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Frequently Asked Questions


• Substantially reduce energy bills and combat rising electricity costs. Leverage financial opportunities like the Investment Tax Credit (ITC) to recoup solar project costs, enhancing overall return on investment.  
• Ensure continuous operations by diversifying energy sources with reliable and consistent solar power.  
• Demonstrate commitment to sustainability, reduce your carbon footprint, and align with global corporate social responsibility trends. Elevate your company’s image by appealing to environmentally conscious customers and stakeholders. Leverage a commitment to solar energy for marketing and differentiating your company in the market. 
• Enjoy substantial long-term savings as solar installations typically last 25 years or more. Ensure stability in energy expenses by relying on solar power as a hedge against future price volatility. 
• Enhance employee engagement by showcasing a strong commitment to sustainability. Positively contribute to the local community by promoting cleaner energy sources and reducing overall grid demand. 

  • The prevalent incentives for commercial solar endeavors encompass the federal solar investment tax credit (ITC), MACRS investment depreciation, and USDA REAP grants.
  • Federal Solar Investment Tax Credit (ITC): The ITC presents an opportunity to offset up to 30% of a commercial solar acquisition through a federal tax credit. Eligibility mandates a business to possess a tax liability upon filing. Significantly, in August 2022, Congress reinstated the 30% solar tax credit, extending its validity for a decade through 2032.
  • MACRS Investment Depreciation: Applicable to every commercial solar system, MACRS, a depreciation method, facilitates the recovery of business investments for tax purposes over a predetermined period through annual deductions.
  • USDA REAP Grants: Tailored for agricultural producers, USDA REAP grants are accessible in specific rural areas with populations below defined thresholds. These grants cover 50% of solar investments, up to $1,000,000, for qualifying businesses.
  • Local Utility and Municipality Incentive Programs: In addition to federal incentives, select local utilities and municipalities provide their own incentive programs. These can be integrated for additional cost savings. A proficient commercial solar installer possesses the expertise to articulate the diverse incentive options available in your specific geographical area.

Determining your company’s ideal solar system size involves assessing factors like building size, current energy usage, and desired electricity offset. One of our qualified commercial solar consultants can analyze these specifics to recommend a precisely sized system aligned with your goals, ensuring efficiency and effectiveness. Consultation with our experts ensures a tailored solar solution for your company’s unique needs.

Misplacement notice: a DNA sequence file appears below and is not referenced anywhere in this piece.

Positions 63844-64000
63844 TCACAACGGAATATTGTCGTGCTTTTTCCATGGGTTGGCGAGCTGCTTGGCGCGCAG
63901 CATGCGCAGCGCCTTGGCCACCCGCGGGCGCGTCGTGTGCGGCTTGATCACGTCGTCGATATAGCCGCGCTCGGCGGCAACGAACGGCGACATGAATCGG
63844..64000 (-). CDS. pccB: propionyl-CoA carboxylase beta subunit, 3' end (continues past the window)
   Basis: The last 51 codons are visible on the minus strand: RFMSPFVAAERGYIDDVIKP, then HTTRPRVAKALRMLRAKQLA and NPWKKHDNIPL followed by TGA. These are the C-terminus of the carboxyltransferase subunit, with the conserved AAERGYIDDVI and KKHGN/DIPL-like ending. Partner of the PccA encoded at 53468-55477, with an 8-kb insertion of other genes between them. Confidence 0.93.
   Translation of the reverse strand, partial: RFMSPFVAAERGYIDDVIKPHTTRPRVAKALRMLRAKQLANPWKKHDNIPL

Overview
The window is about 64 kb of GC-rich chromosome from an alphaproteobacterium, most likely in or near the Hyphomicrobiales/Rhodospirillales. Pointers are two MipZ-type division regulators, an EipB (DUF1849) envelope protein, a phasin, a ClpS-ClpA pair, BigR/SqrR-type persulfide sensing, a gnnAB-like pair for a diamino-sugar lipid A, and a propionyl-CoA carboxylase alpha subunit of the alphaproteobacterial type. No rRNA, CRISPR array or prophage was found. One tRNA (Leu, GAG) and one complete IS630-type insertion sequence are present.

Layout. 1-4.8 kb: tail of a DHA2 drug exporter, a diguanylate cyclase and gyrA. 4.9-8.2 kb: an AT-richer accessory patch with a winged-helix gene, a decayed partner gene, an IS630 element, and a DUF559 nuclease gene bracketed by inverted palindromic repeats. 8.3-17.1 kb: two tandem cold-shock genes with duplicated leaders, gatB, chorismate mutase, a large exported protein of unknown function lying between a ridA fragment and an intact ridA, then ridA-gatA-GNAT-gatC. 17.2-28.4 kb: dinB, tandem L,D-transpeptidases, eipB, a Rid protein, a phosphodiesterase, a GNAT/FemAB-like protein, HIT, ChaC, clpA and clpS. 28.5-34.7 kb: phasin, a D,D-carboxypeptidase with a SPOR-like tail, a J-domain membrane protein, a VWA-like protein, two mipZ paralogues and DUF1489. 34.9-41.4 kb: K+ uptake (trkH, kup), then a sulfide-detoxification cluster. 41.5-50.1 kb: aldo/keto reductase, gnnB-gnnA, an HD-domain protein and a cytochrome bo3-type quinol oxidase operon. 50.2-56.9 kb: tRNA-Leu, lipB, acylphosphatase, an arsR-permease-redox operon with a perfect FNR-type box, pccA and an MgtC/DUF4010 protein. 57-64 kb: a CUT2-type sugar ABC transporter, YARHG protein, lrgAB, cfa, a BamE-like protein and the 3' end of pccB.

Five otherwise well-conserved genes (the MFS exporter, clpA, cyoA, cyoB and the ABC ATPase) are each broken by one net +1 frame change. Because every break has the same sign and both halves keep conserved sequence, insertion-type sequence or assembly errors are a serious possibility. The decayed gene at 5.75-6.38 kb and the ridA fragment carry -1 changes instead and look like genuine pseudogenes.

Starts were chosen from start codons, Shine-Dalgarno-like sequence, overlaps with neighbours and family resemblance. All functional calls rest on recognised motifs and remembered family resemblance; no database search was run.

Solar panels are designed to operate in conjunction with the utility grid and are inactive in the event of a grid outage. This limitation is rooted in both technical considerations and regulatory compliance.

From a technical standpoint, solar panels harness sunlight to generate power independently of a facility’s electricity consumption. In a grid-connected system, surplus solar energy is fed back into the grid for credit, and any additional power requirements are seamlessly sourced from the grid. This dynamic interplay serves to notably diminish the need for external energy procurement during daylight hours, thereby optimizing operational costs through a levelized cost of energy.

The second rationale involves safety regulations. During grid outages, the potential risk to repair crews arises if a local power generator, such as a solar array, inadvertently feeds power back into the grid lines. Consequently, utility regulations mandate that solar arrays automatically deactivate during such outages to ensure compliance with safety protocols.

The payback period for a commercial solar investment varies based on several factors, including the initial installation costs, available incentives, energy savings, and local conditions. On average, commercial solar projects often have payback periods ranging from 5 to 10 years.

Michigan Solar Solutions operates a full in-house service department that facilitates OEM hardware warranties per each manufacturer’s terms. Most panels are covered for 25 – 30 years, with inverter warranties typically covering ten years. In addition, all MSS Commercial systems come with a 3-year workmanship warranty. Our service department also offers customizable service options for non-MSS solar energy systems.


Solar works great in Michigan if your property has the room to install, and unshaded area for the panels to operate at their peak performance. Due to our high energy prices, Michigan is the best in the Midwest when it comes to return on investment for your solar array.

The best location is one where you have unobstructed southern exposure without any shading. East and West facing roofs are good too, but require a few more panels to create the same amount of power. Michigan Solar Solutions also installs ground-mounted solar arrays.

Homeowners are encouraged to notify their insurance company that they added panels. This will provide protection from unforeseen accidents or acts of nature that could impact the performance of the solar array.

Residential solar panels require zero maintenance. You can wash them or remove the snow if you want, but this cannot be considered maintenance since if you do not do it, your panels will be just fine.

The Return on Investment (ROI) for going solar depends on several factors: the home’s electricity usage and the timing of that usage, viability of the property for solar, the policies and pricing structures of the local utility company, the inclusion and cost of a battery system for backup power and prevention of loss from events like food spoilage, the unpredictable yet generally rising costs of traditional energy, and the specific solar equipment used. While initial investment costs may be significant, solar power can transform a home’s ongoing energy costs from a negative ROI (regular electricity bills) to a positive one, saving homeowners tens or hundreds of thousands of dollars in the long term.

At Michigan Solar Solutions, our in-house team, comprising skilled engineers and experienced solar installers, manages the majority of our residential installations. We handle all electrical work and provide comprehensive service with our fully staffed department, ensuring high-quality control over every project. While we primarily rely on our internal expertise, we occasionally collaborate with specialized subcontractors for certain project aspects, enhancing our service while maintaining our commitment to excellence and customer satisfaction.